The number of people imprisoned pre-trial on bail of $2,500 or less fell from more than 1,500 before the bail reform laws to just 14 people last year, according to the New Jersey court system. At the same time, the rate of people awaiting trial who commit additional “indictable offenses” has remained flat at 13.8%. And the appearance rate — how often people awaiting trial come back to court — increased slightly last year, from 90% in 2019 to 90.9% in 2020. 

People can get themselves to ther pretrial trial and trial appearances much more reliably than Rikers Island can (and there's no evidence, whatever Mayor Eric Adams may profess to believe, of a relationship between bail reform and the increase in crime rates of 2020-21). Rikers simply does not do anything worth doing. It must be closed.

Friday, February 17, 2023

Liberal Bias

Certified demonstrative leftist journalist Mehdi Hasan on TV having a kind of fight with NPR's certified defender of Fortress Neutrality David Folkenflik refusing to tell Mehdi what he wanted to hear on the subject of the not exactly shocking revelations from the Dominion Voting Systems defamation suit against Fox News,   that Fox's stars were knowingly peddling bullshit after the 2020 presidential election—who'd have thunk!?

The hosts Tucker Carlson, Sean Hannity and Laura Ingraham, as well as others at the company, repeatedly insulted and mocked Trump advisers, including Sidney Powell and Rudolph W. Giuliani, in text messages with each other in the weeks after the election, according to a legal filing on Thursday by Dominion Voting Systems. Dominion is suing Fox for defamation in a case that poses considerable financial and reputational risk for the country’s most-watched cable news network.

“Sidney Powell is lying by the way. I caught her. It’s insane,” Mr. Carlson wrote to Ms. Ingraham on Nov. 18, 2020.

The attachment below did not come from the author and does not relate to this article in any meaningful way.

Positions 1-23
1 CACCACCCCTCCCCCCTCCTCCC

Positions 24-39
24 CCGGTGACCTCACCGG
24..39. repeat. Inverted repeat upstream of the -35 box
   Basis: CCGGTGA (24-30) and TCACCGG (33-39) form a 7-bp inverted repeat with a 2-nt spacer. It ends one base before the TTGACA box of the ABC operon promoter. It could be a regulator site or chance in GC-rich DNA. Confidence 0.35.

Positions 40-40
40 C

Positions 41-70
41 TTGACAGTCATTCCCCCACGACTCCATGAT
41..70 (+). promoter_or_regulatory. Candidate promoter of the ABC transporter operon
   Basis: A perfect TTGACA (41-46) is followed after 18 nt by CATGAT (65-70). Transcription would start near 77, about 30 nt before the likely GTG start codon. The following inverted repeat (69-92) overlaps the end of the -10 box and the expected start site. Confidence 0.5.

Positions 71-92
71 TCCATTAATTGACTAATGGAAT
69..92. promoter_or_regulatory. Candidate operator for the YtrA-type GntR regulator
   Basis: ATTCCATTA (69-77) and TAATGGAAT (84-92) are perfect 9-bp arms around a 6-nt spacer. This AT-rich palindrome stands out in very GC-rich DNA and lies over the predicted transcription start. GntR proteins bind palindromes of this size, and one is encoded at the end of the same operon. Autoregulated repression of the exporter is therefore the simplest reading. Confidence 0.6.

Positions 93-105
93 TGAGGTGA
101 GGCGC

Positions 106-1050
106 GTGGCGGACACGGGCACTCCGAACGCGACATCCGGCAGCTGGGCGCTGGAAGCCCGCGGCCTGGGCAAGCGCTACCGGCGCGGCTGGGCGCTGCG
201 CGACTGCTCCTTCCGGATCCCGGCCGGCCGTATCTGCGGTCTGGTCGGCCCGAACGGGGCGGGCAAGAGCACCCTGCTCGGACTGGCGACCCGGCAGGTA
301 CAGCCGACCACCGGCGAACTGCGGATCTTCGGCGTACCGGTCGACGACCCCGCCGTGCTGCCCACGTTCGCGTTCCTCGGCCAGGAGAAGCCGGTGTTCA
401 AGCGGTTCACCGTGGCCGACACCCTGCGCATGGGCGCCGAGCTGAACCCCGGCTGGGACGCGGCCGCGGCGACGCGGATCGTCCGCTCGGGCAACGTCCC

Ms. Ingraham responded: “Sidney is a complete nut. No one will work with her. Ditto with Rudy.”

The really interesting part of the story, which Folkenflik was laying on pretty thick, was that Fox's insane coverage of the Big Election LIe was driven pretty much entirely by business considerations, not ideological ones: after the excitement of Election Night, when Fox (correctly) called Arizona for Biden, launching the (correct) narrative of Biden's overwhelming victory over Trump, which of course enraged Trump himself and became a central theme on his Twitter, the Fox powers began to worry that they were alienating their audience, poetntially driving viewers to the outlets with even lower standards than their own, Newsmax and OAN, and possibly even threatening the share price!

Thursday, February 16, 2023

For the Record: Positive Thinking

Dr. Norman Vincent Peale's 88th birthday party, photo by Ron Galella! Remember him?), via NPR.

There was a point there, maybe it was Miller, but in any event this was a funny thought bringing in the Artificial Intelligence everybody's talking about

Following upon which Some Dude who does not understand the meanings of "style", "prompt", or "negative" took issue:

Monday, February 6, 2023

For the Record: Pompeo's Memories


Photo by Photo by John Anvik on Unsplash, via.

Saturday, February 4, 2023

From the Gerth to the Moon


Jules Verne's From the Earth to the Moon in the Greek animated version by Angelos Spartalis.

Jeff Gerth opens his massive report on "The Press Versus the President" (24,000 words, according to David Corn of Mother Jones) novelistically:

The end of the long inquiry into whether Donald Trump was colluding with Russia came in July 2019, when Robert Mueller III, the special counsel, took seven, sometimes painful, hours to essentially say no.

“Holy shit, Bob Mueller is not going to do it,” is how Dean Baquet, then the executive editor of the New York Times, described the moment his paper’s readers realized Mueller was not going to pursue Trump’s ouster.